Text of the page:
About Renal Failure (Kidney Failure), its Causes and Clinical Symptoms

Chronic renal disease (CRD) is a pathophysiologic process with multiple ethiologies, resulting in the inexorable attrition of nephron number and function and frequently leading to end-stage renal disease (ESRD).

In turn, ESRD represents a clinical state or condition in which there has been an irreversible loss of endogenous renal function, of a degree sufficient to render the patients permanently dependent upon renal replacement therapy (dialysis) in order to avoid life-threatening uremia.

Uremia is the clinical and laboratory syndrome, reflecting dysfunction of all organ systems as a result of untreated or under treated acute or chronic renal failure.

Given the capacity of the kidneys to regain function following acute injury, the vast majority(>90%) of patients with ESRD have reached this as a result of CRD.

Causes of chronic renal failure

Congenital and inherited disease

Polly cystic kidney disease (adult and infantile forms)
Medullary cystic disease
Tuberose sclerosis
Congenital obstructive uropathy

Glomerular disease

Primary glomerulonephritides including focal glomerulosclerosis Secondary glomerular disease (systemic lupus, polyangitis, wegener’s granulomatosis, amyloidosis, diabetic glomerulosclerosis, accelerated hypertension, haemolytic uraemic syndrome, thrombotic thrombocytopenic purpura, systemic sclerosis, sickle cell disease)

Vascular disease

Hypertensive nephrosclerosis (common in black Africans)
Atherosclerotic main renal vascular disease
Small and medium-sized vessel vasculitis

Tubulointerstitial disease

Tubulointerstitial nephritis-idiopathic, due to drugs (especially nephrotoxic analgesics), immunologically mediated
Reflux nephropathy(chronic atrophic pyelonephritis)




Multiple myeloma (myeloma kidney)

Balkan nephropathy

Renal papillary necrosis (diabetes, sickle cell disease and trait, analgesic nephropathy)

Urinary tract obstruction

Calculous disease
Prostatic disease
Pelvic Tumours
Retroperitoneal fibrosis

Clinical approach to the patient with chronic renal failure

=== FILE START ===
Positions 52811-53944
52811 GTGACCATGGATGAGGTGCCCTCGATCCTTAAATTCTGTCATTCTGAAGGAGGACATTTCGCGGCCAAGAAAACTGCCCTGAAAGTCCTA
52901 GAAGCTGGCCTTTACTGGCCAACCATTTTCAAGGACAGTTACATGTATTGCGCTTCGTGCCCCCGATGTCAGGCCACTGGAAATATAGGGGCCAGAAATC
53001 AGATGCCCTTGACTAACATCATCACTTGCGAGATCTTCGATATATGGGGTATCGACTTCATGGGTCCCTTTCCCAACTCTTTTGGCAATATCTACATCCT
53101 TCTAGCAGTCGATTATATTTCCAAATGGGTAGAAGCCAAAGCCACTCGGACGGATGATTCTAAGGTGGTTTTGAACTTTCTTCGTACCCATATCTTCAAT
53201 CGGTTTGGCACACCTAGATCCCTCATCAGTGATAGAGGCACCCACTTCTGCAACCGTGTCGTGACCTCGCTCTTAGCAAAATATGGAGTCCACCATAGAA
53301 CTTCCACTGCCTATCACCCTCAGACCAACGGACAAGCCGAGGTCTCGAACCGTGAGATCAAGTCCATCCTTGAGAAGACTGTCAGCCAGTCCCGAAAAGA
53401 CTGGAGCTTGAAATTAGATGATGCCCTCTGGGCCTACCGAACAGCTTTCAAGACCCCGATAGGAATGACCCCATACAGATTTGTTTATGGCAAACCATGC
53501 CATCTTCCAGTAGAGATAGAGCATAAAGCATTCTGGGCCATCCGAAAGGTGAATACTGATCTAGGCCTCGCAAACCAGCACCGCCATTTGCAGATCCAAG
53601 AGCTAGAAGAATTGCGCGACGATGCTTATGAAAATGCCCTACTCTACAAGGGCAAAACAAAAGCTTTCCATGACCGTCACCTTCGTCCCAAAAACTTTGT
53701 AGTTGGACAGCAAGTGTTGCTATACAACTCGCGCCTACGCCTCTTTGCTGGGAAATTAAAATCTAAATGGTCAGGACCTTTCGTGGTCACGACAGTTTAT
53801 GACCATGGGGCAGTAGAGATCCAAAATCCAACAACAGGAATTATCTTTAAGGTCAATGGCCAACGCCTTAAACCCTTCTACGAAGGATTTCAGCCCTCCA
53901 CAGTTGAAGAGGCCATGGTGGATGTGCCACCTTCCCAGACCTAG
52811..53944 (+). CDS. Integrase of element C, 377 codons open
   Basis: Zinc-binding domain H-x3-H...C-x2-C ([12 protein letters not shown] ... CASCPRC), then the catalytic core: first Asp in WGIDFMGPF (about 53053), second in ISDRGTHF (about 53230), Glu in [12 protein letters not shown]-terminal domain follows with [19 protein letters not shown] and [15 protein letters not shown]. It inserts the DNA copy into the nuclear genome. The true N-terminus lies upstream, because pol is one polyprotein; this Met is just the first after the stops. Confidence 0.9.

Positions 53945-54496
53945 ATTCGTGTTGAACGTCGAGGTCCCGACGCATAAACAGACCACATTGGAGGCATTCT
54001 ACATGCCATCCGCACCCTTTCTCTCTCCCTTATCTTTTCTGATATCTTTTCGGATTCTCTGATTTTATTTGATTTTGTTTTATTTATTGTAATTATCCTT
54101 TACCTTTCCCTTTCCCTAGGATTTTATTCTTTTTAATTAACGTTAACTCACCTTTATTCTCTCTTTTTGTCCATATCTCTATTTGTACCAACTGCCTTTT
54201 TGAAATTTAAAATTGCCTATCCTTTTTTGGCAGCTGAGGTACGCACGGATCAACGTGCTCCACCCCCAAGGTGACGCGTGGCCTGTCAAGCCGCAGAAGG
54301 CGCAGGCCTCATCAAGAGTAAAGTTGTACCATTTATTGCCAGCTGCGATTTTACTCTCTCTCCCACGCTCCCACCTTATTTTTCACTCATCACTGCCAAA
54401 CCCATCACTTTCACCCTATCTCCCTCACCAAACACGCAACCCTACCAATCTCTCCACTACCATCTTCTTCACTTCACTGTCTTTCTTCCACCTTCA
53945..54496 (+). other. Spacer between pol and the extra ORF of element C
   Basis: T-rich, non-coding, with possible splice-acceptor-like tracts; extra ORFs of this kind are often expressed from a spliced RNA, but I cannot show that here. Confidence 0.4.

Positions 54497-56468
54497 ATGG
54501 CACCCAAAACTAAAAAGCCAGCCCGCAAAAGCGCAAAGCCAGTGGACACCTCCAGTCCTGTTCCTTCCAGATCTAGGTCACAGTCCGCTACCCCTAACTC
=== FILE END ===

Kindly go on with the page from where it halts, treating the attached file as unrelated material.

Particular attention should be paid to:

• Duration of symptoms

• Drug ingestion, including non-steroidal anti-inflammatory agents, analgesic and other medications, and unorthodox treatments such as herbal remedies.

• Previous medical and surgical history, e.g. previous chemotherapy, multisystem disease such as SLE

• Previous occasions on which urinalysis or measurement of urea and creatinine might have been performed, e.g. per-employment or insurance medical examinations, new patients checks

• Family history of renal disease.


The early stages of renal failure are often completely asymptomatic, despite the accumulation of numerous metabolites. Serum urea and creatinine concentrations are measured in renal failure since methods for their determination are available and a rough correlation and symptoms.

Symptoms are common when the serum urea concentration exceeds 40 mml/L, but many patients develop uiraemic symptoms at lower levels of serum urea. Symptoms include.

• Malaise, loss of energy
• Los of appetite
• Insokmnia
• Nocturia and polyuria due to impaired concentrating ability
• Itching
• Nausea, vomiting and diarrhoea
• Paraesthesiae due to polyneuropathy
• ‘Restless legs’ syndrome
• bone pain due to metabolic bone disease
• paraesthesiae and tetany due to hypocalcaemia
• symptoms due salt and water retentionperipheral or pulmonary oedema
• symptoms due to anaemia
• amenorrhoea in women; erectile imprtence in men.

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In the Uk, the prevalence of chronic renal impairment is approximately 600 individuals per million populations per year. The incidence of end-stage renal failure is of the order 200 per million populations per year.

Chronic renal failure implies long-standing, and usually progressive, impairment in renal function. In many instances, no effective means are available to reverse the primary disease process.

Exceptions include correction of urinary tract obstruction, immunosuppressive therapy for systemic vasculitis and good pasture’s syndrome.

Treatment of accelerated hypertension, and correction of critical narrowing of renal arteries causing renal impairments. A good deal, however, can be done to slow the rate of deterioration in renal function otherwise to be expected.

Wide geographical variations in the incidence of disorders causing chronic renal failure exist. For example, the most common cause of glomerulonephritis in sub-Saharan Africa is malaria.

Schistosomiasis is a common cause of renal failure due to urinary tract obstruction in parts of the Middle East, including southern Iraq. These disorder are seen in the Uk only in those who have resided in endemic areas.

The incidence of end-stage renal failure varies between racial groups, as dose the relative importance of different causes of chronic renal failure. For example, end-stage renal failure is three to four times as common in black

Africans in the Uk and USA as it is in whites, and hypertensive nephropathy is a much more frequent cause of end-stage renal failure in this the prevalence of diabetes mellitus and hence of diabetic nephropathy is higher in some Asian groups than in whites.

The age group involved is also of relevance. Fro example, chronic renal failure due to atherosclerotic renal vascular disease is much more common in the elderly than in the young.

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